Further Musings

Beauty smote his heart, he looked up from the forsaken land & hope returned to him

Archive for the ‘Politics’ Category

International Adoption Trends

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Written by furthermusings

December 29, 2012 at 9:31 am

Posted in Politics

Drones in America

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This week’s New Yorker contemplates the future of life with drones as regular part of American life.  What will this mean for our privacy, both from the government and from each other?

The technology is amazing.  Hummingbird shaped drones that get attacked by other hummingbirds because they’re so life like.  And then there’s the swarm below.  So far these guys only function in the lab… but they’re coming… and I kinda want one!

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Less fun but more technically wondrous.  How awesome would it be to work in this research lab?!

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May 12, 2012 at 8:23 am

DPP Day 11: One Cool Cat?

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Written by furthermusings

December 17, 2011 at 4:00 pm

Posted in Politics, Travel

The Shame of College Sports

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Pulitzer Prize winning journalist and UNC grad Taylor Branch has an article titled “The Shame of College Sports” in this week’s Atlantic Monthly.

It’s a long, disturbing article.  A few of the main points that I picked out.

1) The hypocrisy of the NCAA prosecuting players for making money off of selling clothing given to them or taking small favors is spectacular, given that the NCAA is also selling the jersey at the same time.  The NCAA in these cases is more like a cartel protecting its own sales than a benevolent governing body looking out for the players.

2) The shadow court system of the NCAA is terrible.  The NCAA’s uneven enforcement of the rules enables them to bully the masses, give way to the important, and scapegoat the helpless.

3) “Free tuition” isn’t all it’s cracked up to be.  First, coaches have the right to cut under-performing players.  Shockingly (to me) NCAA basketball coaches cut 22% of their players after the 2008 school season.  The example from the story was of a senior who was one year short of graduating.  Now instead of a full ride he faced $35,000 in costs.  Second, students have no workers-comp right.  Unlike a normal buisness, where on the job injuries (like paralisis for instance) can result in lifetime benefits, any long-term injuries suffered on the field need not be compensated as the paralyzed player was not an employee.  He was just there for fun.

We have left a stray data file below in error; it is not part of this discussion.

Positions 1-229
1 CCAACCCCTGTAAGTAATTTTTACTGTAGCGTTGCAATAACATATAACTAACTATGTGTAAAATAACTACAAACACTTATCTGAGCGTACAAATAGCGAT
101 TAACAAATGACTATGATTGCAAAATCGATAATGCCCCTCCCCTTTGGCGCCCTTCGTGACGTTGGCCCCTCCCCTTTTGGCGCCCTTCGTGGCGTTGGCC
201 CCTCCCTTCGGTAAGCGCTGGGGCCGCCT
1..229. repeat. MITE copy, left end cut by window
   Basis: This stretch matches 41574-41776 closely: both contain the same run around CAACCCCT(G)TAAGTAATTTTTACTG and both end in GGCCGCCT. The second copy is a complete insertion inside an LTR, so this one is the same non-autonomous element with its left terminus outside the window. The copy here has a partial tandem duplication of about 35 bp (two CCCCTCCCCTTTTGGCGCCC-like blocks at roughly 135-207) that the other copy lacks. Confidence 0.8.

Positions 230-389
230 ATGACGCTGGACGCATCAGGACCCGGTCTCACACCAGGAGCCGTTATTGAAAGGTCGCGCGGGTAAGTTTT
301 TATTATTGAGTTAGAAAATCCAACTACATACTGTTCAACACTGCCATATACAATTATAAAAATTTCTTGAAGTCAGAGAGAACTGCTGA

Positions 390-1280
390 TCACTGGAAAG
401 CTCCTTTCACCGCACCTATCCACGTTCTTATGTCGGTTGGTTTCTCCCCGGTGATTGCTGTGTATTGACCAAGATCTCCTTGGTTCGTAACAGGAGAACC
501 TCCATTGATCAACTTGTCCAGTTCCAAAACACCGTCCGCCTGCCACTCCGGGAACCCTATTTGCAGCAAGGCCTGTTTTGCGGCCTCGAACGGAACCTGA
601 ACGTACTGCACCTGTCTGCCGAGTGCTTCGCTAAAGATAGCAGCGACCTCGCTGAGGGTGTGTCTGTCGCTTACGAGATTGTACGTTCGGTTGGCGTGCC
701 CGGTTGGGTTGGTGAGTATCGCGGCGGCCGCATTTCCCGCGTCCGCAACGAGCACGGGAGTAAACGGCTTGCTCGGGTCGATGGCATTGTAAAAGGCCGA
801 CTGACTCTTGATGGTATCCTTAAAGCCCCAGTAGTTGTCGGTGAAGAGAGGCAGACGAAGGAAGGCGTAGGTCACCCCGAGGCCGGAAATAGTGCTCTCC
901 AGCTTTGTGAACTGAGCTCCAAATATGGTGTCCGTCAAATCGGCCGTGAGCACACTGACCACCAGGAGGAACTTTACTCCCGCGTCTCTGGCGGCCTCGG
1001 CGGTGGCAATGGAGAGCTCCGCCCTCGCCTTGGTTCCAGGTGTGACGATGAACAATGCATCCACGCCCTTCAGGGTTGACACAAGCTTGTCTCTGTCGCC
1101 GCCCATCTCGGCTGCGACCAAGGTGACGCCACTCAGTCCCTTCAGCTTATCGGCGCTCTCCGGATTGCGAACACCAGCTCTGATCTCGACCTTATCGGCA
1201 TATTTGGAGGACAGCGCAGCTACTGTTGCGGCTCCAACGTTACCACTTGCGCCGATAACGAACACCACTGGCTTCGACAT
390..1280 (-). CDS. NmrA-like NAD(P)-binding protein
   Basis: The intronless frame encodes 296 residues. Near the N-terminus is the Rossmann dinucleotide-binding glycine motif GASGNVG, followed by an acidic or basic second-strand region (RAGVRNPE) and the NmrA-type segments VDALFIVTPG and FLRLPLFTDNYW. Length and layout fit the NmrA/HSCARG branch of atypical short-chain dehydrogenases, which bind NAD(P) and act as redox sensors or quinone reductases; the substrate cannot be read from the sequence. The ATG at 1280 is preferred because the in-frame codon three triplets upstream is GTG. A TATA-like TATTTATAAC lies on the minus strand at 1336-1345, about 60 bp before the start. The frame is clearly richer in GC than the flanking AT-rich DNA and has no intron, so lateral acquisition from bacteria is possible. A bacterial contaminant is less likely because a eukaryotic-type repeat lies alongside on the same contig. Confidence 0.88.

4) The NCAA deprives young men and women, schools, and teachers of due process.  Particularly horrifying (for a college professor) was how the NCAA banned all its member universities from hiring a particular instructor under threat of an intense audit (which is sure to find evidence of a violation of the NCAA’s several hundred page rule book).  The instructor in question allowed one player to type up another player’s written test answers and submit it online.  No plagiarism took place.  When it came to light, she resigned for the good of the program and fully cooperated with the NCAA’s investigation.  Nevertheless they blackballed her from academics.

5) The NCAA’s massive legal resources enable them to bully anyone who can’t summon the millions of dollars in lawyer fees that they can (like the poor woman mentioned above).  They do so with vengeance.

6) The founding myth of the “student-athlete” is powerful.  The term was created to keep universities from having give players the legal protections regular workers have.  It keeps its power in the legal world and the court of public opinion.  The term immediately conjures an image of students who are engaging hardy extra-curricular sport.  It doesn’t make one think of the money & pressure of big-time college sports.  These warp the student experience beyond anything most people would recognize.

It makes me wonder about the student athletes that I teach every week.  What are we, the university, asking of them?  What are we, as a society, taking from them?  Their rights and their health in exchange for a lot of money to the university and corporations and for our own entertainment?  Sounds broken to me.

Written by furthermusings

September 15, 2011 at 8:17 pm

Posted in Politics

It’s Not about You

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Today’s column by David Brooks captures a lot of what I’ve been thinking about lately.  I think he’s right that devotion to an institution (a church, a workplace, a community, or a marriage) brings meaning, changes you, and enables you to create changes in life.  It’s a nice tonic to the individualism that is so ingrained in American character, especially during a graduation season that extolls a new graduate’s ability to make change singlehandedly in the world.

Written by furthermusings

May 31, 2011 at 8:27 am

Posted in Politics, Reflections

NC House budget means at least 18,000 jobs eliminated

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I know you’re all reading this blog because you love to read about NC state politics.  Hope to post about more personal things soon.

That said, I can’t help noticing the news that the state budget put forward by the NC House of Representatives will eliminate at least 18,000 jobs (by the Republican estimates).  The Democratic Governor says 30,000 is closer.  That’s a lot of people without jobs July 1st.

Three questions to consider when evaluating if this was a good idea: